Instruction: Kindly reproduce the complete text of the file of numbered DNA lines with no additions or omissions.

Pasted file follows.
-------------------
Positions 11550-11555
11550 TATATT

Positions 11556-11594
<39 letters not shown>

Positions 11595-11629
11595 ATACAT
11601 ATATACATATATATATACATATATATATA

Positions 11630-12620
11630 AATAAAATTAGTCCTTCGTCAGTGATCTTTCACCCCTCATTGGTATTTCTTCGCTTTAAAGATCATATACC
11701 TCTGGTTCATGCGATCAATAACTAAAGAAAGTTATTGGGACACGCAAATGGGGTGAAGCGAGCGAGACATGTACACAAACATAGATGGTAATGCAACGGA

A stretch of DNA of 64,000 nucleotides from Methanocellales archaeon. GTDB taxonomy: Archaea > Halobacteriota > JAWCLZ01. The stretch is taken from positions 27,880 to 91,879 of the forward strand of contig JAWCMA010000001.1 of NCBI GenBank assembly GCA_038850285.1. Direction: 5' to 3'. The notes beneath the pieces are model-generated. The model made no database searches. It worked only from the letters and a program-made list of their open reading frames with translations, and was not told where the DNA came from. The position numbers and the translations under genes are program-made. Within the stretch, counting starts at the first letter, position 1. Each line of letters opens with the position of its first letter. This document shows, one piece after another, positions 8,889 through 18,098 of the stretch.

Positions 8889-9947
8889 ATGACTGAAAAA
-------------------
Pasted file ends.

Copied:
Positions 11550-11555
11550 TATATT

Positions 11556-11594
<39 letters not shown>

Positions 11595-11629
11595 ATACAT
11601 ATATACATATATATATACATATATATATA

Positions 11630-12620
11630 AATAAAATTAGTCCTTCGTCAGTGATCTTTCACCCCTCATTGGTATTTCTTCGCTTTAAAGATCATATACC
11701 TCTGGTTCATGCGATCAATAACTAAAGAAAGTTATTGGGACACGCAAATGGGGTGAAGCGAGCGAGACATGTACACAAACATAGATGGTAATGCAACGGA

A stretch of DNA of 64,000 nucleotides from Methanocellales archaeon. GTDB taxonomy: Archaea > Halobacteriota > JAWCLZ01. The stretch is taken from positions 27,880 to 91,879 of the forward strand of contig JAWCMA010000001.1 of NCBI GenBank assembly GCA_038850285.1. Direction: 5' to 3'. The notes beneath the pieces are model-generated. The model made no database searches. It worked only from the letters and a program-made list of their open reading frames with translations, and was not told where the DNA came from. The position numbers and the translations under genes are program-made. Within the stretch, counting starts at the first letter, position 1. Each line of letters opens with the position of its first letter. This document shows, one piece after another, positions 8,889 through 18,098 of the stretch.

Positions 8889-9947
8889 ATGACTGAAAAA